In 2009, James Nash pitched the quite frankly genius idea of selling people a glass of wine, already served up in the glass. Yep, a wine glass with a serving of wine already in it. Incredible.

He asked for £250,000 in return for 25 per cent of the business. However, Duncan Bannatyne said: “People do not want to buy wine glasses like that” and it was branded as “tacky”. The idea was rejected.

James Nash then bagged a deal with M&S in 2012 to launch their Le Froglet wine in glasses. The product has sold millions.


Dragon's Den rejects, Dragon's Den, millions, brands, success, stories, rejects, turned down, HungryHouse

In 2007, Shane Lake and Tony Charles appeared on Dragon’s Den to present their idea of an online takeaway order and delivery service called HungryHouse. They asked for £100,000 in return for 11 per cent of the business. The Dragons made them an offer, with Duncan asking for 50 per cent of the business, but it fell through.

The company was later valued at around £2billion before, in 2018, the service was bought by Just Eat in a deal worth up to £240million. 

Approved Food

In 2015, Dan Cluderay went on Dragon’s Den hoping to secure investment in his online food company, Approved Food. He asked for £150,000 in return for a 10 per cent stake in the business. The idea was rejected in the den. But the company is now reportedly turning over more than £4million a year.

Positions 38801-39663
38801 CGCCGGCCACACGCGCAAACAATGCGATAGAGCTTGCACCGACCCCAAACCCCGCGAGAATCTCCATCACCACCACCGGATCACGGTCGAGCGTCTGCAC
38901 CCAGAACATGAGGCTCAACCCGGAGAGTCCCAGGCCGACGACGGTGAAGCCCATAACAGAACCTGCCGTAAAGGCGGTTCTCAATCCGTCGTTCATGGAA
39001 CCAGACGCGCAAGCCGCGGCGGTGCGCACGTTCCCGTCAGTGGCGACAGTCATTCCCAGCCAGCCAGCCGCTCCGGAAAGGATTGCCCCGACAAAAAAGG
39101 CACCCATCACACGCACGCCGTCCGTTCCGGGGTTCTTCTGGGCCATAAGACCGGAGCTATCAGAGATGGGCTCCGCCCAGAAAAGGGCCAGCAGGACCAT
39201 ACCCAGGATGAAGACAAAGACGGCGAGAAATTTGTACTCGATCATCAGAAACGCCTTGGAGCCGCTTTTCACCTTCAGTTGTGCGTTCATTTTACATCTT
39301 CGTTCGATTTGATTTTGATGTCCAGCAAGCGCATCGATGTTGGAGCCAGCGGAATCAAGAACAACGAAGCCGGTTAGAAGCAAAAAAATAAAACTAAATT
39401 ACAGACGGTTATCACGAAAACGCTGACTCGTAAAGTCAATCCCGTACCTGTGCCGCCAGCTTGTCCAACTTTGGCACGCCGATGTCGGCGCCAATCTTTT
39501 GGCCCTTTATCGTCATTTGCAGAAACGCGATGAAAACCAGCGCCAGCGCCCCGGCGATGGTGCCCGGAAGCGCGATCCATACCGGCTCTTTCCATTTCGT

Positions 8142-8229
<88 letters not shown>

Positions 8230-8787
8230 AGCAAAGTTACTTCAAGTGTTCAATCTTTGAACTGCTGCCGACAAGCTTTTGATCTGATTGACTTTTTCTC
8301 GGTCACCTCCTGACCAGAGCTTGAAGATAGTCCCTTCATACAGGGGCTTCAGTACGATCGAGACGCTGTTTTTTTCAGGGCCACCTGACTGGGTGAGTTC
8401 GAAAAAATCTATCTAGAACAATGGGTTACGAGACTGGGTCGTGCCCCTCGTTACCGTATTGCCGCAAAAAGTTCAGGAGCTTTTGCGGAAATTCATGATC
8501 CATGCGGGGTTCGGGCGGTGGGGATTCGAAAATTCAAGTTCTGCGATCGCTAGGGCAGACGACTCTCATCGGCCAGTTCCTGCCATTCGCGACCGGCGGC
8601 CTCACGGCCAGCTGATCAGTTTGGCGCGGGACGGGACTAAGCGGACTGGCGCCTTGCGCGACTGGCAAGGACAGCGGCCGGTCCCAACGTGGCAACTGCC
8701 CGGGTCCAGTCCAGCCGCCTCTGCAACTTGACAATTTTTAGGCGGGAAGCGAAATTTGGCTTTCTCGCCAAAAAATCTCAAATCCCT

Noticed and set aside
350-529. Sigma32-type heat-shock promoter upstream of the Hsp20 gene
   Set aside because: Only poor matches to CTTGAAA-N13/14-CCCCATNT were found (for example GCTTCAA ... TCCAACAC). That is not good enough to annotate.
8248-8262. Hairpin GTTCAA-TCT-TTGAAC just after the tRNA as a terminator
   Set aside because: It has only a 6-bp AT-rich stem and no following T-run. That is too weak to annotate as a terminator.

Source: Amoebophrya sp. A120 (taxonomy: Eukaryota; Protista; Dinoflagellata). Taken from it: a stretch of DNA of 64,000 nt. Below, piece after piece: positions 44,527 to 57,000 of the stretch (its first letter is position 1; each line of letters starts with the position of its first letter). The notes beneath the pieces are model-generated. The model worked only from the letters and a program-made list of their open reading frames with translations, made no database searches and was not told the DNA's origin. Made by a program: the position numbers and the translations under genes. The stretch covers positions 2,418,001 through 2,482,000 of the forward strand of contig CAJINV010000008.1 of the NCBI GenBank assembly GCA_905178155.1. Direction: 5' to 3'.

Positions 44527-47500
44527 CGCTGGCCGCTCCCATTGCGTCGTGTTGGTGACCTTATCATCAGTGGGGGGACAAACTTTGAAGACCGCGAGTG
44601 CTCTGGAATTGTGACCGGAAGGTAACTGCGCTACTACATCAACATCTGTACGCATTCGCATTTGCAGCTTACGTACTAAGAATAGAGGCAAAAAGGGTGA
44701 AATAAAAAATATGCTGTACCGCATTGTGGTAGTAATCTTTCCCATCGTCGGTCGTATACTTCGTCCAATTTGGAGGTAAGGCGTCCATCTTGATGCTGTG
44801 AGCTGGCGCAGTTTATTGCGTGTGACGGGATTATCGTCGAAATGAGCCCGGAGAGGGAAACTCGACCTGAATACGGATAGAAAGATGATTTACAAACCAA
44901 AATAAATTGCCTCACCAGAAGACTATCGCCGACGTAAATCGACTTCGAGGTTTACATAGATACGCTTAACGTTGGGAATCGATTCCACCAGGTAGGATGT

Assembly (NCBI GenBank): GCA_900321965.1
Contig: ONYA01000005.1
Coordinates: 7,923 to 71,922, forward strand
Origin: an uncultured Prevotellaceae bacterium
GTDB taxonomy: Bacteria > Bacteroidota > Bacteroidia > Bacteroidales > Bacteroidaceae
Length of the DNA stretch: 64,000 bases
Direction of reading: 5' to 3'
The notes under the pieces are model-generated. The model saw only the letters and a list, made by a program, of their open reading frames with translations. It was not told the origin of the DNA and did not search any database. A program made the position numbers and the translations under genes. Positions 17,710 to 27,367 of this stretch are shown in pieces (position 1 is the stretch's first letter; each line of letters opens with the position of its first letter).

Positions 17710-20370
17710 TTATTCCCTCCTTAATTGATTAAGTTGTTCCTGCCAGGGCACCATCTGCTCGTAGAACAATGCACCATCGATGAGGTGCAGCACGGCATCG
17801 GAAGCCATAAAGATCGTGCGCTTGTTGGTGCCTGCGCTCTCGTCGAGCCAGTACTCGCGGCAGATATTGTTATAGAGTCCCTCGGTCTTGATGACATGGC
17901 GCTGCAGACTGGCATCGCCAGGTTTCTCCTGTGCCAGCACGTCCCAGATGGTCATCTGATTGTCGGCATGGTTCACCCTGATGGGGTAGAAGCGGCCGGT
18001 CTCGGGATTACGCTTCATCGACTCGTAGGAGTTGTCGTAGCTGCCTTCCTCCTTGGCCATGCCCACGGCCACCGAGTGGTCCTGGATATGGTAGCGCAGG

Destination London

Destination London, Dragon's Den

via Amazon

Rachel Lowe invented Destination London, a destinations based board game, and took her idea into the den in 2004. She asked for a £75,000 investment – which she didn’t get.

Hamley’s launched the product and it became its best selling game that year – out selling Monopoly. Rachel Lowe went on to launch 21 different varieties of the game and was awarded an MBE in 2009 for services to business. At least Her Majesty liked it, right?

Prestige Pets, Road Refresher Bowl

Dragon's Den rejects, Dragon's Den, millions, brands, success, stories, rejects, turned down, Road Refresher Bowl

Natalie Ellis, the founder of Prestige Pets, appeared on the show in 2008 pitching her idea – the Road Refresher Bowl. It’s a non-spill portable bowl for dogs, ideal for taking out in the car for long walks and trips.

She is now a millionaire, after reportedly making her first million in 2010. Barack Obama even said he bought one of the bowls for his dog.

Oppo Ice Cream

Oppo Ice Cream, Dragon's Den

via Instagram @oppobrothers

In 2016, brothers Harry and Charlie Thuillier went on the show asking for investment in their luxury ice cream brand. They wanted £60,000 but the Dragons said it was too risky. The ice cream is now stocked in over 1,300 stores including Co-op, Holland & Barrett and Waitrose.

Aquatina Water Bottle

Dragon's Den rejects, Dragon's Den, millions, brands, success, stories, rejects, turned down, Aquatina, water bottle

Duncan thought Guy Jeremiah’s idea of a collapsable water bottle was “a terrible invention”, adding: “It’s really made me angry. It’s ridiculous and it’s ludicrous.” But in short, it wasn’t. The bottles are now stocked in M&S and 15 other countries. Guess that’s a big two fingers to Duncan then.